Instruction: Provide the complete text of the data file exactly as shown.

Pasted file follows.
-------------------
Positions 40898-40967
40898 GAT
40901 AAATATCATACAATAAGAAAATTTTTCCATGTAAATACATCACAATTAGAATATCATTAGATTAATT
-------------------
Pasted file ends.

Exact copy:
Positions 40898-40967
40898 GAT
40901 AAATATCATACAATAAGAAAATTTTTCCATGTAAATACATCACAATTAGAATATCATTAGATTAATT